Private housing tenants from across income scales are living in unsafe homes that fail to meet basic legal standards, a report from Citizens Advice claims.
The charity says rogue landlords are making billions of pounds from 700,000 private rented homes in England with a category 1 hazard, the worst kind of problems, which can include rat infestations, unsafe electrics, cold and damp.
The report Paying a High Price for a Faulty Product shows 30% of households living in unsafe privately rented homes have an annual income of more than £30,000, with 18% earning more than £40,000 a year.
Citizens Advice says private renters desperately need to be given protections that exist in other consumer areas and has been campaigning for tenants in unsafe accommodation to have the right to rent refunds. The charity is pleased this has been included in the Housing Bill currently going through Parliament –but it insists tenants must not have to pay court fees to pursue this action.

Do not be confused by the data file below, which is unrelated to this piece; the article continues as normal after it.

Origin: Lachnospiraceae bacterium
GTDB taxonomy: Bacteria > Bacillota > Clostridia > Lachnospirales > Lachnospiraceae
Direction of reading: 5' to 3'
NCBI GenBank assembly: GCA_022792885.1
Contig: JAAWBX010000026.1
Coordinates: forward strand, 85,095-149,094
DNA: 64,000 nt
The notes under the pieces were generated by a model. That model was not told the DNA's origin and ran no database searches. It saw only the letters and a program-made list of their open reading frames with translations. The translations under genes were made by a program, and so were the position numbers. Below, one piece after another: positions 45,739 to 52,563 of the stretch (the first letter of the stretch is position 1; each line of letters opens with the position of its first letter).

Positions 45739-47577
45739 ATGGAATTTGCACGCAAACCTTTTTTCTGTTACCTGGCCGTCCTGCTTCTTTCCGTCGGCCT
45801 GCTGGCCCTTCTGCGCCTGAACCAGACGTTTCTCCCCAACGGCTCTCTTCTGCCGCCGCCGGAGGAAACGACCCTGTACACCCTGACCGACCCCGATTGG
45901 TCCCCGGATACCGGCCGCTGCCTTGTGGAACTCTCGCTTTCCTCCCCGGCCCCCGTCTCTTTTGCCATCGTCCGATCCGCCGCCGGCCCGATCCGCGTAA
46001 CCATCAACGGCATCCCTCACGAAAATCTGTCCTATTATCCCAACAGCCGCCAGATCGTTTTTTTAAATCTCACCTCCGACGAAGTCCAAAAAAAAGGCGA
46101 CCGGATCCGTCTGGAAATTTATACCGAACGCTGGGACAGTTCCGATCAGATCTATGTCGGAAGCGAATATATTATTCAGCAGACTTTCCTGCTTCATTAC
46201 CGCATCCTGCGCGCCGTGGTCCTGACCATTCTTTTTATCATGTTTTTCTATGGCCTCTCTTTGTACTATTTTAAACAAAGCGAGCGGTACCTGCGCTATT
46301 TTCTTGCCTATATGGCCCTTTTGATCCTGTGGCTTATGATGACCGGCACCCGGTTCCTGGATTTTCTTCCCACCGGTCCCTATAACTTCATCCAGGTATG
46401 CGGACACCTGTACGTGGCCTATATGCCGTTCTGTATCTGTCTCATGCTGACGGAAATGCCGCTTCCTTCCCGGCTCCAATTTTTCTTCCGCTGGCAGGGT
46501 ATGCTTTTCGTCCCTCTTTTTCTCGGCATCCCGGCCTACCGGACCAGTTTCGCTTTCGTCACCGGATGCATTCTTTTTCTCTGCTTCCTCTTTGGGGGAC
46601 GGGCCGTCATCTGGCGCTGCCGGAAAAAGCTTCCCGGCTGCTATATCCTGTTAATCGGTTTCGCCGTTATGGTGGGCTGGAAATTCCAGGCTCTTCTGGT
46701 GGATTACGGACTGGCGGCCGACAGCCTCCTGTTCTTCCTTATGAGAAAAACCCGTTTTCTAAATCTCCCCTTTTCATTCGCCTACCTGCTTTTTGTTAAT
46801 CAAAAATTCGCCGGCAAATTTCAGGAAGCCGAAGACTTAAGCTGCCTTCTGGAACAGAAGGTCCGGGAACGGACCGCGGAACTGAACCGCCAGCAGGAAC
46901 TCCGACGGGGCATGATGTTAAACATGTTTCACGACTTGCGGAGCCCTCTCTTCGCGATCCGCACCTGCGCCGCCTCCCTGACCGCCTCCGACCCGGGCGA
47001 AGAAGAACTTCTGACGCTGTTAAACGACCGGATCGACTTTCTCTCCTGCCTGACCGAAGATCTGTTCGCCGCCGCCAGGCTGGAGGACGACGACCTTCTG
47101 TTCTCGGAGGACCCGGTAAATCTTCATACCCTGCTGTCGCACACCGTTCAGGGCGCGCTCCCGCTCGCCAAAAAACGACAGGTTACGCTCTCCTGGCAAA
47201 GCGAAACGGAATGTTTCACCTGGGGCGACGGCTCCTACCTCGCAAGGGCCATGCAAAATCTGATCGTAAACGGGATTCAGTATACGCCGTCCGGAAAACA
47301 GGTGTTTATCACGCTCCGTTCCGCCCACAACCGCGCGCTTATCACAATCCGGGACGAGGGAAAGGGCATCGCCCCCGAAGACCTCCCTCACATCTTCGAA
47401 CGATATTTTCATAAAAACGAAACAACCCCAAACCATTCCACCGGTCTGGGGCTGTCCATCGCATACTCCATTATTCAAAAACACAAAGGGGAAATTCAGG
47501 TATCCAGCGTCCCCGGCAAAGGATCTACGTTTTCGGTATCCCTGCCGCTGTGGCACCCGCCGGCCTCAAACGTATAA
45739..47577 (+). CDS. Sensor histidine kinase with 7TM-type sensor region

Despite private rented accommodation costing the most, the sector is most likely to have category 1 hazards – 17% compared to 12% of owner-occupied homes and 6% of social rented homes.
The report, produced with New Policy Institute, shows:
- There are more than 100,000 households who pay more than £900 per month to live in an unsafe private home.
- The average monthly rent for an unsafe home in the private sector is £650, not much lower than the average overall cost of £720 for a home that meets minimum standards.
- Just 210,000 of the households in unsafe privately rented homes have no one in work or are of pension age.
- Private renters in England spend £4.2 billion a year to live in unsafe homes that fail to meet legal standards.
- Half a million children live in unsafe privately rented homes.
Gillian Guy, chief executive of Citizens Advice, said: “Rogue landlords are forcing private tenants into a living nightmare.
“The private rented sector is the most expensive housing tenure but is in the worst state – consumers are paying top dollar to stay in dire homes that can threaten their lives and risk their health.
“For too long the private rented sector has been seen as a side issue in the British housing crisis debate. This is utterly wrong as the astronomical cost of buying property means increasing numbers of people and families are moving into private tenancies.
“It is good the Housing Bill includes plans to give tenants the rights to rent refunds when their homes are unsafe – but it’s imperative renters don’t have to stump up court fees to seek this justice.”